SHL tests have a time limit for completion. The tests are designed to place you under maximum pressure, as the business is trying to understand your true potential.

The time limits can be challenging, so to be successful you need to work quickly and accurately.

  • Make sure you read the instructions thoroughly at the start of the assessment and understand exactly how long you have to complete it.
  • If you’re completing more than one SHL test, make sure that you understand the time available for each; it may vary.
  • Don’t get caught out spending all of your time on the first assessment at the expense of the rest. If you find yourself stuck on a particular question for too long, move on to the next one.
  • Most (but not all) of these exams allow you to move backwards and forwards through the questions, meaning you’re able to answer in an order that suits you. However if you do this, make sure to take a note of what you haven’t haven’t answered yet.

Watch the video below for some excellent time management strategies.

Top Tip #4 – Thoroughly Check the Information Given to You. Then Check It Again

Make sure you understand the instructions for the test, and then scrutinise each question. Check your workings and answer selections before moving on.

Prepare for the SHL Test with JobTestPrep

Top Tip #5 – Put Yourself in the Zone by Looking After Your Brain

You won’t perform at your best if you’re tired, hung over, distracted or interrupted. SHL tests exist to measure your maximum ability, so don’t give a false impression by attending the exam in a less than maximum mental space.

  • Work out when you’re at your most energised. Are you a morning person or a night owl? Choose a time that is good for you in terms of your energy, alertness and relaxation.
  • Make yourself comfortable. Get a drink, go to the toilet, grab some chewing gum and switch the heating on before the assessment starts.
  • Make a checklist of helpful materials that you may need. Calculator, pens and some paper are generally allowed and always useful.
  • Grab a safe, quiet spot. You don’t want to be interrupted or disturbed when you’re in the zone and tackling abstract brain teasers. Tell your family, partner, kids or friends to leave you alone for a specific amount of time.
  • Get a good night’s sleep. Sleep can be the difference between you demonstrating your real potential, and having an off day.
  • Don’t go in hungry. Eat an hour before the assessment, so that your stomach doesn’t gurgle and distract you with demands for snacks.

Top Tip #6 – It’s About More Than Just the Answers.

SHL tests are often given to candidates more than once.

Although an assessment may first be given online, it can be repeated on pencil and paper in a company’s office.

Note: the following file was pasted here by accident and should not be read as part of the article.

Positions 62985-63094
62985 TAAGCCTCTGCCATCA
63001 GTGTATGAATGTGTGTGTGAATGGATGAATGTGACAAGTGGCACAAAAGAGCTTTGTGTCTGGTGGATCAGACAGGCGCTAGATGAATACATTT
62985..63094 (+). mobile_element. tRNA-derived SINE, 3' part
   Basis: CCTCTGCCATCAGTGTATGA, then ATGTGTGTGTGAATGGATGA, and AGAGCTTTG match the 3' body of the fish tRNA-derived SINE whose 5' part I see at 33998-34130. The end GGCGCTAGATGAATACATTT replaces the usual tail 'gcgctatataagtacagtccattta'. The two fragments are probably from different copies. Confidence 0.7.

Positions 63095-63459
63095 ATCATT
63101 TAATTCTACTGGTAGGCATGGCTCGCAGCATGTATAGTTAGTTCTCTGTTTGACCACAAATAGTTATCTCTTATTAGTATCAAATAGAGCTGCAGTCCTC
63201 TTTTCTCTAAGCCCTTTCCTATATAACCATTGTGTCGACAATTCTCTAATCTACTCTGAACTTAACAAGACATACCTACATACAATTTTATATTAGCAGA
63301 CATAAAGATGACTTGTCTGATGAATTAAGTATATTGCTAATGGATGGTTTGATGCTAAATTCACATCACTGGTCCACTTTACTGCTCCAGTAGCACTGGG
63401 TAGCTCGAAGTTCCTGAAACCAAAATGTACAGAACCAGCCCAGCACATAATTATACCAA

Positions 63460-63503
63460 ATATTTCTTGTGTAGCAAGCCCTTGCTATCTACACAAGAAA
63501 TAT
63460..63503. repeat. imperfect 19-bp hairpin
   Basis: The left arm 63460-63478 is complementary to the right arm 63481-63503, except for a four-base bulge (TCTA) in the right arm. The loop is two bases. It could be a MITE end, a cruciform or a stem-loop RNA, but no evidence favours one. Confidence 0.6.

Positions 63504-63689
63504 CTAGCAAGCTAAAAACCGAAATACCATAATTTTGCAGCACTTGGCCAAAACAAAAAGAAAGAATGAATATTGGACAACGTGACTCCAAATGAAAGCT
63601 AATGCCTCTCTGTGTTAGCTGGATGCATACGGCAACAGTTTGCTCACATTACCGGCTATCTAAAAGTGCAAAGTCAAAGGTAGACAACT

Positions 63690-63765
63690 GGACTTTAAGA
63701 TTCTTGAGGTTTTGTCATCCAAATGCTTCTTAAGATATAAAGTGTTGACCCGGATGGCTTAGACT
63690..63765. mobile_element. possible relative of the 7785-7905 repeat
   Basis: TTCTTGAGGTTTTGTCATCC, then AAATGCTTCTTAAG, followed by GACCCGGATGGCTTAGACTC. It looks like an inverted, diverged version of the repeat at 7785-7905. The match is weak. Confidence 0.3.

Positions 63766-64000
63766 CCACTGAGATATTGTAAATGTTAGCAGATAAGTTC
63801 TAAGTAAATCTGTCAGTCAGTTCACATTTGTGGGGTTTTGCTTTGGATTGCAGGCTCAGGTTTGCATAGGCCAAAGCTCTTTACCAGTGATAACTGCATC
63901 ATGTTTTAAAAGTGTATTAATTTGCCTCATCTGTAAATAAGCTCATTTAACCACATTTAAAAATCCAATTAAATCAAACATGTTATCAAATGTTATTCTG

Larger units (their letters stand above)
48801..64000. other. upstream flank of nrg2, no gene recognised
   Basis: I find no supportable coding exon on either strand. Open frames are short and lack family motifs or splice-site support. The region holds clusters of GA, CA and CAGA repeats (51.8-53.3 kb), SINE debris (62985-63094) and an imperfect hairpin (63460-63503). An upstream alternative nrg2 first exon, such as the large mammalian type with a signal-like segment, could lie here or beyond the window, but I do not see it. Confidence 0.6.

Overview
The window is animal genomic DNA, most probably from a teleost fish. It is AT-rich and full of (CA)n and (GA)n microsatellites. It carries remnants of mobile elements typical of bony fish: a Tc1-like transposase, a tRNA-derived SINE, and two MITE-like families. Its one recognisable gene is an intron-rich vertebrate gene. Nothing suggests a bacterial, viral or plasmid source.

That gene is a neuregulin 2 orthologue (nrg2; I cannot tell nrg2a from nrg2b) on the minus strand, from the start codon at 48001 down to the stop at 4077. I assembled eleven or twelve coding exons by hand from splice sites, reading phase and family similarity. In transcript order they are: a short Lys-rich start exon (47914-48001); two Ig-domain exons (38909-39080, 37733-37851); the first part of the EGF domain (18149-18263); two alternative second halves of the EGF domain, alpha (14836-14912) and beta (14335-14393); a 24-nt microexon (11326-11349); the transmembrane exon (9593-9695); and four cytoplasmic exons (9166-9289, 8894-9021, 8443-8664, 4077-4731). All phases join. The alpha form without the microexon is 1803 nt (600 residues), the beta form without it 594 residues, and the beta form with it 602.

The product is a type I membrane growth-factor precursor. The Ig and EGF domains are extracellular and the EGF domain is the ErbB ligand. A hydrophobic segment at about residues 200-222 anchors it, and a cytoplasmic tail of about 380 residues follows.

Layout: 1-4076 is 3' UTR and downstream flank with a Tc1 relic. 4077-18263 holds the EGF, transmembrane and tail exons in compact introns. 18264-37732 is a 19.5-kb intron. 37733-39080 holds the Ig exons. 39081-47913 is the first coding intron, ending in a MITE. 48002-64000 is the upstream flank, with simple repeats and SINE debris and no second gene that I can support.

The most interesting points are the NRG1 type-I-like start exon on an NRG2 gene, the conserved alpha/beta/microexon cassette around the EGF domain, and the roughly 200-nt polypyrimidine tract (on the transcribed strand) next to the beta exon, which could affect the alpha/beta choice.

Doing just enough to pass first time round may backfire later, as might having someone help you if you’re taking the exam at home.

Chances are if you can’t pass, the job may not be right for you anyway.

Give it your best shot on your own. The best way to prepare for SHL tests is to try some Practice Psychometric Tests, like the one below, or to visit JobTestPrep.com for a range of free and paid for SHL practice tests.

Take our free practice SHL test below:


SHL Practice Reasoning Test

This is a 10 question SHL style practice test. 

Once you have given your answer to a question, you will be able to check the right answer and see a full explanation.

Topics Covered:
Verbal Reasoning, Numerical Reasoning, Inductive Reasoning, Deductive Reasoning, Checking.

Difficulty Level:


  1. Keanen Chad

    best ever

  2. Frank

    “Watch it then try out a practice test here.”

    And the link goes to a blank page…

  3. Pule

    Thanks you guys for informative tips. I really appreciate the guidance. Big up. It’s my SHL test tomorrow and hopping for the best to pass, thanks.

    1. Edward Mellett

      How did you do?!

  4. John

    SHL are a bunch of idiots as they don’t have a basic understanding of the human brain.

    By artificially putting people under pressure (time limit) you DO NOT GET THEIR MAXIMUM POTENTIAL but something RANDOM. The explanation is simple: under pressure/stress, there is a common PHYSIOLOGICAL RESPONSE – stress hormones flood the body and the brain and impair the cognitive ability. The results of the SHL tests are thus RANDOM as they are TOTALLY UNCORRELATED with how people perform on the job.

    If there is pressure on the job that only shows that the managers are creating it as should be none for maximum performance – so the managers either create it by coming with unrealistic deadlines or by hiring the wrong people sometimes using RANDOM test results like SHL’s.